The lid also includes a pre-drilled hold which is for the sparge arm to be inserted through. Next it was a matter of installing the Camlock fittings onto the sparge arm and ball valve with the aid of some Teflon (PTFE) tape wrapped around the threads to ensure a water-tight seal.
The basket insert helps keep the nylon grain bag raised up above the heater element which would melt if they came into contact but it also has an additional benefit when using an immersion chiller in that it keeps that raised above the heater element.
Next up was installing the various fittings onto the Chugger pump and assembling the correct connectors onto the silicon hoses to complete the mash recirculation system.
I then connected the heater element and temperature sensor to the brewing controller, plugged the Spa Disconnect Panel into the dryer socket and flipped the GFCI switch from Off to On.
The Brew-Boss Operation Manual describes how to run some basic tests including:
- Filling some water into the brew pot – NEVER turn on the heating element unless it is submerged as this will burn it out instantly!
- Turning on the brewing controller and ensuring that it shows the pump and heater element as off plus gives a reading of the water temperature from the sensor.
- Switching on the Android Tablet and connecting it to the brewing controller wifi connection.
- Opening the Brew-Boss application on the tablet and testing the heater element followed by the pump.
Once the basic tests were completed then the Brew-Boss Operation Manual recommends a ‘wet run’ with water only to check everything works properly and goes through a basic set of steps i.e. heating up to strike temperature, maintaining the mash temperature, raising to mash out temperature, and finally raising to a boil.
There is even a pre-saved set of ‘wet run’ steps on the Android Tablet which I loaded and pressed Start to begin… well all went fine until the temperature of the water started to warm up and I noticed a couple of the joints on the Out side of the pump were leaking so I tried to tighten them up with a wrench.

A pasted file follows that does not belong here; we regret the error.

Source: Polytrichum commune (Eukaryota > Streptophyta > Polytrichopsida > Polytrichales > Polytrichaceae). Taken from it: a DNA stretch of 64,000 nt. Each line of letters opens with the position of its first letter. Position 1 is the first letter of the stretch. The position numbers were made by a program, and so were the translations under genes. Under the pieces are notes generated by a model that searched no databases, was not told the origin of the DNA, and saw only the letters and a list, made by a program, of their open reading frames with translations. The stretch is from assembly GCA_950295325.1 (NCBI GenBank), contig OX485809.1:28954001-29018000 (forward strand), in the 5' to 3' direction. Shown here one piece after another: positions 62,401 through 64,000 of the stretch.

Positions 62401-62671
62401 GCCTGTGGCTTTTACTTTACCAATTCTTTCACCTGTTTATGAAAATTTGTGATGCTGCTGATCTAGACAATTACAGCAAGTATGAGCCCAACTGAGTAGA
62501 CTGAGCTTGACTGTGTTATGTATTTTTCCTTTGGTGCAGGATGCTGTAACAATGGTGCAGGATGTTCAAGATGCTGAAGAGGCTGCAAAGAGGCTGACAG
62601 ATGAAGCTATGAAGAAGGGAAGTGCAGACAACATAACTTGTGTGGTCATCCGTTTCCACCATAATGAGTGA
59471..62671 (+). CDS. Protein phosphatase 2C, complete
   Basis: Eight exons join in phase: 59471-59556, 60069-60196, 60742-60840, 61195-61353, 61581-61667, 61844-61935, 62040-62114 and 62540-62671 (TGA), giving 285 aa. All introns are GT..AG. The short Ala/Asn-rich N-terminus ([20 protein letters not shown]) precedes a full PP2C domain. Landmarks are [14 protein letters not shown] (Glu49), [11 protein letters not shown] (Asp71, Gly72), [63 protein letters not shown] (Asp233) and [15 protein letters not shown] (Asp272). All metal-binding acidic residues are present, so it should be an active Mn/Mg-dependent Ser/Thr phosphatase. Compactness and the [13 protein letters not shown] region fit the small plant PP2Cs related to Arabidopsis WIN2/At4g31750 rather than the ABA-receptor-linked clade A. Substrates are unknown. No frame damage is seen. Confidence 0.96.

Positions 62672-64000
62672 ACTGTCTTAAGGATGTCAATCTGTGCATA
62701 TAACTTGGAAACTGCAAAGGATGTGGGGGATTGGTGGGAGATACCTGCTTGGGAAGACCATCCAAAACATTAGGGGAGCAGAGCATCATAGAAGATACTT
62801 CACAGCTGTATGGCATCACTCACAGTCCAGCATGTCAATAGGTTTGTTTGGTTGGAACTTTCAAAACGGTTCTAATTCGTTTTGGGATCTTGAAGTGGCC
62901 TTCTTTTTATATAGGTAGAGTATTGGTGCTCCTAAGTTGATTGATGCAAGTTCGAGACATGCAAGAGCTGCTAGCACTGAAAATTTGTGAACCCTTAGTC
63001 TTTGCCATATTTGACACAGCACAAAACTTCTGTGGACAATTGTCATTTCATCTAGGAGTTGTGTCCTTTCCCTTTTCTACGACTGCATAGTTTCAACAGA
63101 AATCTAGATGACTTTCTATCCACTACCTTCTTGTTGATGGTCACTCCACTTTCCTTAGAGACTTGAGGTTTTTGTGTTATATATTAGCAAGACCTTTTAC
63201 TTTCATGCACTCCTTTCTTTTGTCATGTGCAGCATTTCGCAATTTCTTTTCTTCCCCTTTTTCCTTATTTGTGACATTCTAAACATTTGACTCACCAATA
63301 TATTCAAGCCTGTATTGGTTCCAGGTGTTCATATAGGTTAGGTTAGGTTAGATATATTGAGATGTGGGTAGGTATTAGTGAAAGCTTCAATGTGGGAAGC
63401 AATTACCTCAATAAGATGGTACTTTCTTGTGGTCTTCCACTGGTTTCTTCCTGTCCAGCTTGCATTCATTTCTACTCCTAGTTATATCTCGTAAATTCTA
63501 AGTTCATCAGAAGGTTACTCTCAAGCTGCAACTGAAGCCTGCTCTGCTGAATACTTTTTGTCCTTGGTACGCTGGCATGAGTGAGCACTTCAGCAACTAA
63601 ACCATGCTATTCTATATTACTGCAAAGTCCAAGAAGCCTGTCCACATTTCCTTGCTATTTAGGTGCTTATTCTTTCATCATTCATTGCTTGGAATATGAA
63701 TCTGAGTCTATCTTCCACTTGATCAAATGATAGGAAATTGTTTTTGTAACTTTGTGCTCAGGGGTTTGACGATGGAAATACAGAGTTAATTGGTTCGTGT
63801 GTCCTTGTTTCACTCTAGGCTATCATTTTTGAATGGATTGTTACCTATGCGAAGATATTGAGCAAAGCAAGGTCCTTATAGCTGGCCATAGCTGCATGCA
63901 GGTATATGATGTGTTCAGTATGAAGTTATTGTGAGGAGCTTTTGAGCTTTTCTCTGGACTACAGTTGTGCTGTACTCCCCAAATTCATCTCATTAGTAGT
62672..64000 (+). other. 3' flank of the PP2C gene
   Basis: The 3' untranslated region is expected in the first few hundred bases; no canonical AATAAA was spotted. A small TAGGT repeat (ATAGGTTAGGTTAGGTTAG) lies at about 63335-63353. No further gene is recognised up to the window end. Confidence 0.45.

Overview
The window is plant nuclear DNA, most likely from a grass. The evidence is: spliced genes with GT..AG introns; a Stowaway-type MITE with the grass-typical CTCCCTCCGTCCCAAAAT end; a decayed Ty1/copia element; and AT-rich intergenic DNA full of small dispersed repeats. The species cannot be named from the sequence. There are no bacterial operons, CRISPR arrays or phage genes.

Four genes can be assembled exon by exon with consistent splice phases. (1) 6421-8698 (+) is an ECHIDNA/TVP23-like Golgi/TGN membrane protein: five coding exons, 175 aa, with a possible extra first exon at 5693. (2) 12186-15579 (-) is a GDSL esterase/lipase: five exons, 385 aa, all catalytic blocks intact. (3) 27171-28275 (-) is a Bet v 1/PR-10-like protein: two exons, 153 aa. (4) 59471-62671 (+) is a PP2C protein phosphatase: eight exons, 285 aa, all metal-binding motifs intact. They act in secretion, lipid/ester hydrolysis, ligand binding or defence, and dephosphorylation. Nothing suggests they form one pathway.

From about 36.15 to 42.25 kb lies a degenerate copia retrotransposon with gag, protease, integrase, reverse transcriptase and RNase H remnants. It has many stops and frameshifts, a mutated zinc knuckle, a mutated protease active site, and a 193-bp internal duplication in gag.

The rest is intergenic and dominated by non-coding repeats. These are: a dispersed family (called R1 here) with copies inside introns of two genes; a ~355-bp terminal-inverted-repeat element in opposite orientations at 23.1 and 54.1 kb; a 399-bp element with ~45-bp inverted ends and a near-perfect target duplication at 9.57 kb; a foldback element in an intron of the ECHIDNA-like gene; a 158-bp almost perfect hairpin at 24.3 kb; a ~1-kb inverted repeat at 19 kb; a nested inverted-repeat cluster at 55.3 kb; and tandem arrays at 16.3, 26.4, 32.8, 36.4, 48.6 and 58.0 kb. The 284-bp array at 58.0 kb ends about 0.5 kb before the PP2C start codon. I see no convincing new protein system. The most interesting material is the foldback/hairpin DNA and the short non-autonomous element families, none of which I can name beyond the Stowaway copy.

No luck they kept on leaking and if I had not done a ‘wet run’ that could have been beer making a mess everywhere if they had started post mash-in! I therefore had to stop the run, shut off the valves and drain the hoses then take apart the leaking joints and re-apply Teflon (PTFE) tape.
NOTE: This problem with leaks had nothing to do with the Brew-Boss system, I have re-used my own existing pump and the problem was with the fittings/connectors to the pump head.
Once the pump assembly was complete again I hooked up the hoses and repeated the process only to find it did the same again. Over the next couple of very frustrating hours I went through the process of starting up the system, finding the leaks, shutting it down, taking the pump fixings apart, swapping out parts, cleaning off and re-applying Teflon tape, re-assembling the system and so on.
Eventually I managed to conclude that some of the fittings will not seal at all but once they were replaced I ended up with the Chugger pump Out connection refusing to seal. There is no obvious damage to the pump threads which leads me to think that the In side does not leak as that is fed by gravity but with the Out being under pressure then this must cause the issue.
Finally I have now opted to use sealing paste on the threads instead of Teflon tape in the hope that once the 48 hours of drying are up then I can redo a ‘wet run’ but be leak-free. We shall see…
UPDATE (Oct 23, 2014): The sealant worked perfectly and I subsequently had a 100% successful ‘wet run’. This weekend I plan on brewing my first batch of beer with my new system – cannot wait.
Comments or questions? If you have any comments or questions on this article then please feel free to leave your replies below this article.